Artist: Katsuhiro Saiki
Size:?H18 x W18in (H457.2 x W457.2 mm)
Delivery Time: 2-3 weeks
Reimagining familiar subjects and everyday landscapes
When viewing Katsuhiro Saiki’s artwork, one is struck by both its aesthetic simplicity and conceptual intricacy. The subjects of his photographs are everyday objects and landscapes, but his presentation distorts the pictures in ways that force the audience to scrutinize each piece, trying to make sense of what should be recognizable images. Reminiscent of New Topographics artists, Saiki’s photographs not only enhance the wonders of daily scenes, but also undermine the laws of physics.
The sky is an exciting and unpredictable “Place”
Photographs of marshmallow-like fluffy clouds, clear blue skies with streaks of aircraft trails, and birds soaring impossibly high make up Saiki’s “Place” series. These are not remarkable subjects, but the images hold an inexplicable draw that consumes observers. Trying to decipher whether they are looking at a bird or a plane, viewers almost feel as if they are floating upwards into the sky as they stand in front of these pictures. The appeal of these photographs, in part, comes from Saiki’s ability to turn mundane, predictable scenes into exciting experiences.
Challenging the logical and the accepted also seems to be a running theme throughout Saiki’s work, transcending to his exhibition style. At an Artists Space exhibition in New York City (2003), the colorful skyscapes of his “Place” series were laid out on the floor. Looking down at the heavens seems counterintuitive, but the concept is in line with the artist’s penchant for betraying the obvious. In an interview, Saiki admitted that his work questions the real world, as it appears, and offers possibilities for imagining a different, alternative world.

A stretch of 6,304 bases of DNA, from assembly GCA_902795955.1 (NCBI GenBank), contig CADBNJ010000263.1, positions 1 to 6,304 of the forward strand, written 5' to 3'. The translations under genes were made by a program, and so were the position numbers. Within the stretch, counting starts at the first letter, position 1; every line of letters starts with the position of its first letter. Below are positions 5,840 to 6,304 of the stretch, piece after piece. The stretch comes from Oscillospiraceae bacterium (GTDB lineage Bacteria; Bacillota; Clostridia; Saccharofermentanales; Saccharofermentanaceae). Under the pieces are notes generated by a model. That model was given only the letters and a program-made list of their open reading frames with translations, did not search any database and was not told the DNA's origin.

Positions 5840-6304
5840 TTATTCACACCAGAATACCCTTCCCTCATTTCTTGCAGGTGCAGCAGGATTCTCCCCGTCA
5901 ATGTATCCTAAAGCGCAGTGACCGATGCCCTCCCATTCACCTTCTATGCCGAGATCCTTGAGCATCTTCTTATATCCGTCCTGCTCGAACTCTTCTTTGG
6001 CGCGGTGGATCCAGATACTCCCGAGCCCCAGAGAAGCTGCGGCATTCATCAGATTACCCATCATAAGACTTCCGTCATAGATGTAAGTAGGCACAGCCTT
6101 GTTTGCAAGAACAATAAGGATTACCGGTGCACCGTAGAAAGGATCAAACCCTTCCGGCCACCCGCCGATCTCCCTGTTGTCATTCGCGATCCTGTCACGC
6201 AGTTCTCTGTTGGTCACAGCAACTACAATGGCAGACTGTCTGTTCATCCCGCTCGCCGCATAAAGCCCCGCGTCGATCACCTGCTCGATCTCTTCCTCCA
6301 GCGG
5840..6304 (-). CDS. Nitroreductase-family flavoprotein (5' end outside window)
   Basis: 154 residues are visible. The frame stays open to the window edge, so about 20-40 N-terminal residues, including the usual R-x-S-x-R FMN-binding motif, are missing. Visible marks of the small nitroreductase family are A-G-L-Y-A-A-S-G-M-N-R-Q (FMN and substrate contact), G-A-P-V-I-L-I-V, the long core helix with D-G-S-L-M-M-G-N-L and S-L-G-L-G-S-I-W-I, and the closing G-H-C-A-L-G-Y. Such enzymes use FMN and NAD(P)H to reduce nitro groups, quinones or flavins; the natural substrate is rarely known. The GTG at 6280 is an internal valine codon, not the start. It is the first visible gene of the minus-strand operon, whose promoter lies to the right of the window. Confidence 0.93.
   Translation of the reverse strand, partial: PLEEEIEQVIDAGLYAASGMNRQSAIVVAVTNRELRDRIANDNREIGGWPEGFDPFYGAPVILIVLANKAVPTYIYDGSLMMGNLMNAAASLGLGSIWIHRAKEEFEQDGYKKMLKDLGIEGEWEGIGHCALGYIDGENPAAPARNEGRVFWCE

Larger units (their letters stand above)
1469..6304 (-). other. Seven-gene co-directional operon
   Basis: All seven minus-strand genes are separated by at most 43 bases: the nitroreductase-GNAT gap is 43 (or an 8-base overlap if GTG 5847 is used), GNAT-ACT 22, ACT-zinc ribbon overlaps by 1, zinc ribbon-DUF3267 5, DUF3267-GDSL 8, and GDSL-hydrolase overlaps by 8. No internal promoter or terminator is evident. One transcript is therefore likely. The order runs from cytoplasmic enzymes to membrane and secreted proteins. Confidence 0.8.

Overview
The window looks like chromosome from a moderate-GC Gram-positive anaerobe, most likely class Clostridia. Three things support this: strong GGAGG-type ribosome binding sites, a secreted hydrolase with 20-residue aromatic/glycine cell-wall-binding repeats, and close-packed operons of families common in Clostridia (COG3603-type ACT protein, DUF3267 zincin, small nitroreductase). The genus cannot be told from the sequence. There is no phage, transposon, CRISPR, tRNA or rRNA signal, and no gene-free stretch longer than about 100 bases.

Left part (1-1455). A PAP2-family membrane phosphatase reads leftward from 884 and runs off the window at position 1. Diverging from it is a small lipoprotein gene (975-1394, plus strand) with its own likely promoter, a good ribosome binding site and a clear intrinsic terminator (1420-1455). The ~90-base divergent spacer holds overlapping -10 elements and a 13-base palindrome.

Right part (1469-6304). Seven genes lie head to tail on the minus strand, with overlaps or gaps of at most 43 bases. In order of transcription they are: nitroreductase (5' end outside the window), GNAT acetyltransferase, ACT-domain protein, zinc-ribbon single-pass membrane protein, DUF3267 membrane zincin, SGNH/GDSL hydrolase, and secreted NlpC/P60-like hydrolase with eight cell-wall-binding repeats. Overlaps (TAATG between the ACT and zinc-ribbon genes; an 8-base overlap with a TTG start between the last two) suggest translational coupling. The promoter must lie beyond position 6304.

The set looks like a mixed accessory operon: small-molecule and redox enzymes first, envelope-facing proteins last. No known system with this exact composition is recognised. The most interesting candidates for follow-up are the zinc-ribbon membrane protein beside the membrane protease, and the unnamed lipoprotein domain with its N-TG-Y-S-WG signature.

It’s about perspectives–unconventional and beautiful perspectives
“Double”, one of Saiki’s representative works, simply captures a white contrail across a clear blue sky. He frames the picture, however, so that the line vertically cuts the azure canvas in half. The finished piece appears minimal, unfamiliar and almost abstract. The idea for “Study for Metropolis,” a series of sculptures based on photographs of Manhattan skyscrapers contorted into architecturally nonsensical structures, was conceived when the artist realized that his sense of distance between buildings was altered when standing in the middle of New York City. But while Saiki’s work constantly pushes both the photographer and his audience to interpret the familiar from unconventional and elusive perspectives, his pieces are consistently beautiful and somehow agreeable, despite their defiance towards norms.